Interior doors changed from catalog to catalog. In 1929 they had two cross panels; in 1940 they had a single sunk panel. Other years they had five or six cross panels. French doors were sometimes used between halls and living rooms, or between living and dining rooms. More often the large openings were simply cased and left open to create the illusion of more space. Windows followed style trends typical of their decades. Window sash could be 4/1, 6/6, 1/1, or 2/2. Galvanized or bronze door and window screens were extra options, as were storm doors and windows.

    The "La Tosca" hardware design was a standard feature in the 1930s Cedar. All lock sets were finished in "lemon" brass or sanded "old" brass.

    Designs for doorknobs, backplates, and similar hardware were updated to suit changing popular tastes. Available in various finishes (copper, sanded brass, yellow brass), these items were usually of bronze and guaranteed to be serviceable for years. Choices included the straight-lined Chicago style; the gently curving Colonial Revival Stratford of the 1920s and Shefton of the 1930s; the voluptuous banjo shaped 1930s La Tosca; the fluted oval backplate and faceted glass knob of the Narcissus; and the bold Art Deco lines of the 1930s Rhythmic pattern.

    The original bedroom light fixture from the Cedar plan was cast metal with a "hand-hammered" effect.

    Electric lighting fixtures—which catalogs called the jewelry of the house—were among the most striking features of the Sears interior. They included wall sconces and ceiling fixtures and ranged from the basic (a bare bulb dangling from a cord for the pantry) through the utilitarian (white glass or metal ceiling globes for the kitchen and bath) to the elegant (Colonial Revival or Mediterranean-style wall sconces and chandeliers for other rooms). Fancier fixtures were generally made of cast aluminum with metallic and polychrome finishes.

    By the late 1920s, Sears kitchens were being scrutinized by a woman adviser who understands the needs of the housewife. Those needs included popular kitchen accessories such as breakfast nooks and built-in ironing boards. Sans ironing boards, the shallow cabinets now provide convenient storage, or display, space.

    The Sear catalog described built-in features as adding personality and convenience to the home. Shown left is a built-in ironing board and breakfast nook.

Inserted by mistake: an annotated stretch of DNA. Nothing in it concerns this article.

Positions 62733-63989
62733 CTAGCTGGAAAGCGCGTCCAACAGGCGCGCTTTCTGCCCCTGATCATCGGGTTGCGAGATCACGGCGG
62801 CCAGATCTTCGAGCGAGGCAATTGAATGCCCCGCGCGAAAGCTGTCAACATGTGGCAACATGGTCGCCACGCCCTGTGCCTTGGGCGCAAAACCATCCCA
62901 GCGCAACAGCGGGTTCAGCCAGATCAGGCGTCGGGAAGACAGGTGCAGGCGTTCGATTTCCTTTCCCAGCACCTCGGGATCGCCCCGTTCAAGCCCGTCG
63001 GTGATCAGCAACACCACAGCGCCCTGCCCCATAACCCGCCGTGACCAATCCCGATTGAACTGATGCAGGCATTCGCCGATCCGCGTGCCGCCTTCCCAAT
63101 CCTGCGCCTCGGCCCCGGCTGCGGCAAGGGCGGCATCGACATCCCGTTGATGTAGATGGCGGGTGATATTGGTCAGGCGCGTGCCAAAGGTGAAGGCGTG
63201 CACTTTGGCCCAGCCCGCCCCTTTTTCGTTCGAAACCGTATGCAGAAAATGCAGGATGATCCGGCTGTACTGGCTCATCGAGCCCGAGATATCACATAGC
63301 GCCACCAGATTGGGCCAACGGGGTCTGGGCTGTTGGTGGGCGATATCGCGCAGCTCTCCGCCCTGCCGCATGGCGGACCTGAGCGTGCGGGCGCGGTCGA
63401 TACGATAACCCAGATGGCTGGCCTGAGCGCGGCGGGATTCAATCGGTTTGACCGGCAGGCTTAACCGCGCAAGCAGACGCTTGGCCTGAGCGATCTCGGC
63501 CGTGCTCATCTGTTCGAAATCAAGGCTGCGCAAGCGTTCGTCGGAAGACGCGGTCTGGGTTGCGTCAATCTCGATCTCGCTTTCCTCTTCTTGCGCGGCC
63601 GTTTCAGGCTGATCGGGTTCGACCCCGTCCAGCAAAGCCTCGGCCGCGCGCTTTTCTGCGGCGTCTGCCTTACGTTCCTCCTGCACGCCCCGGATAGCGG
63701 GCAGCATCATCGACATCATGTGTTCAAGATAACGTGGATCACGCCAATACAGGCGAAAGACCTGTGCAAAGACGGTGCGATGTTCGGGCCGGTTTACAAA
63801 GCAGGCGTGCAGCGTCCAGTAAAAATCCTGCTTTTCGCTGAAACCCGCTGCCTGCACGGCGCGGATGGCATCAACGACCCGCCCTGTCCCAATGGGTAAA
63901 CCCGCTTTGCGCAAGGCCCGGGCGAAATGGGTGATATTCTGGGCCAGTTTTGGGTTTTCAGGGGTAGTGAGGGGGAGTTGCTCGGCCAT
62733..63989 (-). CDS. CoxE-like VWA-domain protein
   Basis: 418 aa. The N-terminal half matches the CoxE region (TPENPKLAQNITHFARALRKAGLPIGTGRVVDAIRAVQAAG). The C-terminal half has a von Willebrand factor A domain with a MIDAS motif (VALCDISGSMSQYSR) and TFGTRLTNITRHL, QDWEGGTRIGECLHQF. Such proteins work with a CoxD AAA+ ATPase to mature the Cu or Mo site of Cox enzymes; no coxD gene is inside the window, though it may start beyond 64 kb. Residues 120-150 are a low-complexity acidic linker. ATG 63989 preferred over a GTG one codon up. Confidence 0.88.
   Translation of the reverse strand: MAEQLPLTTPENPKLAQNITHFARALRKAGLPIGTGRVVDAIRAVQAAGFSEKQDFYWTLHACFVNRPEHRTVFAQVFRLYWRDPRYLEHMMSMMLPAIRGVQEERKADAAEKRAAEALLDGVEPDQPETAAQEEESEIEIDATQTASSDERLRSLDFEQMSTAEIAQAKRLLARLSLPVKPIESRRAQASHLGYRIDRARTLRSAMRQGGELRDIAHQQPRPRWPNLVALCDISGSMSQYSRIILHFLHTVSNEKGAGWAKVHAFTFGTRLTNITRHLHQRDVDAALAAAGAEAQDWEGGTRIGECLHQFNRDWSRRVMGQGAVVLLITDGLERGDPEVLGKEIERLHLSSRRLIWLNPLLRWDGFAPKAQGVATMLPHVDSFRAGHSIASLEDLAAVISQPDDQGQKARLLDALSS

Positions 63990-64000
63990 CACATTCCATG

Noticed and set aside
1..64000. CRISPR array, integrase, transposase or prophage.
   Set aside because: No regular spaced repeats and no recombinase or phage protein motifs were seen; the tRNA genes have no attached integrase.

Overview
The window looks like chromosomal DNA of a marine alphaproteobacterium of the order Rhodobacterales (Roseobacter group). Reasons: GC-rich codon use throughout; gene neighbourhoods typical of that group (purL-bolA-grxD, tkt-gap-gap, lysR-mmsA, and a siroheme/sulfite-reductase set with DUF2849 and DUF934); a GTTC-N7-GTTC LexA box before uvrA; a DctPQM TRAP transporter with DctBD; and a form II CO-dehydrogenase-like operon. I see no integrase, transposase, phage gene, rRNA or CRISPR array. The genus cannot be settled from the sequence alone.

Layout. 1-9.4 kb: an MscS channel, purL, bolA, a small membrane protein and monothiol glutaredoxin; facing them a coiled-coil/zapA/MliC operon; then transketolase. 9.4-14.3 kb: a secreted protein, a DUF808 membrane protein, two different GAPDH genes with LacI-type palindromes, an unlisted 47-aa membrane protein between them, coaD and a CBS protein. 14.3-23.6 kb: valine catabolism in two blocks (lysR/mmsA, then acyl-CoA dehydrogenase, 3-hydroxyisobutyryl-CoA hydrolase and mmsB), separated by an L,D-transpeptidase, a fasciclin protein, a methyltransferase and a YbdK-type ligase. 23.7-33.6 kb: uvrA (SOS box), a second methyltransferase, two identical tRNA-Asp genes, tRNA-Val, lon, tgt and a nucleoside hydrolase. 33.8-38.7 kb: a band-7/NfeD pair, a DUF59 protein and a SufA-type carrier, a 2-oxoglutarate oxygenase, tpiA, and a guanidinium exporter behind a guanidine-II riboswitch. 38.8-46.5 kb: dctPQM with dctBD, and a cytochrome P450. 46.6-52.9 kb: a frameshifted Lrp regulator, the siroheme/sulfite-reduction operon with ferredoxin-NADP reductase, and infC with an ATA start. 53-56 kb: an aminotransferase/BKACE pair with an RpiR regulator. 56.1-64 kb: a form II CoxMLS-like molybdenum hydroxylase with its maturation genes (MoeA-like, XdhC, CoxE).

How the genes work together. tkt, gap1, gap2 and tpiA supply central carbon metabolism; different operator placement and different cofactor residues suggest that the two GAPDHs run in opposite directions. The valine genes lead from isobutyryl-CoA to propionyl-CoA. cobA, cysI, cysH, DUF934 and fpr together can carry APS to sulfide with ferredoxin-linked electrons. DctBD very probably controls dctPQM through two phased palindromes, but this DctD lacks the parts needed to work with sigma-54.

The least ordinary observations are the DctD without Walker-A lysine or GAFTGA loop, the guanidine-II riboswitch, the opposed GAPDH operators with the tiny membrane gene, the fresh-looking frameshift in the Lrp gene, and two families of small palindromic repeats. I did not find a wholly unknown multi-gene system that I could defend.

There probably are fewer surviving Sears porcelain over cast-iron Hiawatha sinks with integral drain boards, deep aprons, and porcelain legs or their economy model roll-rimmed, wall-mounted Delaware. Sears kitchens didn’t call for long walls of built-in cabinets until the 1930s. Porcelain bathtubs in one of Sears’ two recommended styles (with feet or straight-sided) are probably scarce now, too, along with the Venetian glass medicine cabinets that adorned Sears bathrooms.

    In the basement, Sears laundry tubs and hot-water heaters joined Sears massive Hercules hot-water or heating plants or their smaller gravity hot-air pipe furnaces.

    Susan Englund’s 1930s Cedars home and its fascinating trove of Sears details show what treasures a well-preserved Honor Bilt can hold. A delightful, arch-topped telephone niche waits on the stair landing, convenient for calling upstairs or down, while overhead, a Sears Hi-Glo light fixture proudly displays its bare bulbs. The doors sport original La Tosca hardware. And, oh, yes, Susan’s turned her ironing board cabinet into a handy spice rack.

    The Sears catalog offered such extras as built-in china shelving and ironing board that serves as a spice rack today.

    Suzanne and Fritz Kramer enjoy their 1926 Woodland model in Chevy Chase, Washington, D.C., where they’ve lived for 32 years. Although original door locks and handles were replaced years ago, the Kramers salvaged a few faceted-glass doorknobs in the Narcissus pattern. A simple, round ceiling light now in the living room once graced the front hall, greeting visitors with a waterfall of glass prisms. The Kramers removed the prisms but tucked some away as reminders. They kept their ironing board cabinet, too.

    Now those are owner benefits that really make a house a home!

    Special thanks to Rosemary Thornton author of The Houses that Sears Built (Gentle Beam Publications).

    Published in: Old-House Journal May/June 2003